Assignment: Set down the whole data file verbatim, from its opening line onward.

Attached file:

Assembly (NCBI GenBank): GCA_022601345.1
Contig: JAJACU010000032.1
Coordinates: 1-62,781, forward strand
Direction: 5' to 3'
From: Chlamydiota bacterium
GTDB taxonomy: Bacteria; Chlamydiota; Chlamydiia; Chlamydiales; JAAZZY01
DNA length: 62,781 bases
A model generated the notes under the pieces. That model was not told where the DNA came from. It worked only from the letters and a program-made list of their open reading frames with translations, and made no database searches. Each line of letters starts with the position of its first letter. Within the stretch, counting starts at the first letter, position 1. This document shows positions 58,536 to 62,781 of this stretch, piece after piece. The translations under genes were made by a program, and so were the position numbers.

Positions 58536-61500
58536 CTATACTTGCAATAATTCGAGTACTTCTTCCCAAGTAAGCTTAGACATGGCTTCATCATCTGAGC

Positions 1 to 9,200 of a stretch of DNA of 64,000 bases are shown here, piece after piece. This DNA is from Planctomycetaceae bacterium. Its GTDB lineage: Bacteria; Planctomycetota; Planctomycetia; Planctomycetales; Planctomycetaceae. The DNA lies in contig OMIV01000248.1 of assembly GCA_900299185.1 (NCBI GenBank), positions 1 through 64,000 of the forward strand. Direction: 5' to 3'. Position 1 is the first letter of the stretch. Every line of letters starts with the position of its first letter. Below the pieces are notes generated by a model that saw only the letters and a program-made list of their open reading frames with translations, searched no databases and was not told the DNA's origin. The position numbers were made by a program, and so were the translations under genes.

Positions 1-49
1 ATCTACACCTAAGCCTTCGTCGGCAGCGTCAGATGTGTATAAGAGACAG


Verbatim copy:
Assembly (NCBI GenBank): GCA_022601345.1
Contig: JAJACU010000032.1
Coordinates: 1-62,781, forward strand
Direction: 5' to 3'
From: Chlamydiota bacterium
GTDB taxonomy: Bacteria; Chlamydiota; Chlamydiia; Chlamydiales; JAAZZY01
DNA length: 62,781 bases
A model generated the notes under the pieces. That model was not told where the DNA came from. It worked only from the letters and a program-made list of their open reading frames with translations, and made no database searches. Each line of letters starts with the position of its first letter. Within the stretch, counting starts at the first letter, position 1. This document shows positions 58,536 to 62,781 of this stretch, piece after piece. The translations under genes were made by a program, and so were the position numbers.

Positions 58536-61500
58536 CTATACTTGCAATAATTCGAGTACTTCTTCCCAAGTAAGCTTAGACATGGCTTCATCATCTGAGC

Positions 1 to 9,200 of a stretch of DNA of 64,000 bases are shown here, piece after piece. This DNA is from Planctomycetaceae bacterium. Its GTDB lineage: Bacteria; Planctomycetota; Planctomycetia; Planctomycetales; Planctomycetaceae. The DNA lies in contig OMIV01000248.1 of assembly GCA_900299185.1 (NCBI GenBank), positions 1 through 64,000 of the forward strand. Direction: 5' to 3'. Position 1 is the first letter of the stretch. Every line of letters starts with the position of its first letter. Below the pieces are notes generated by a model that saw only the letters and a program-made list of their open reading frames with translations, searched no databases and was not told the DNA's origin. The position numbers were made by a program, and so were the translations under genes.

Positions 1-49
1 ATCTACACCTAAGCCTTCGTCGGCAGCGTCAGATGTGTATAAGAGACAG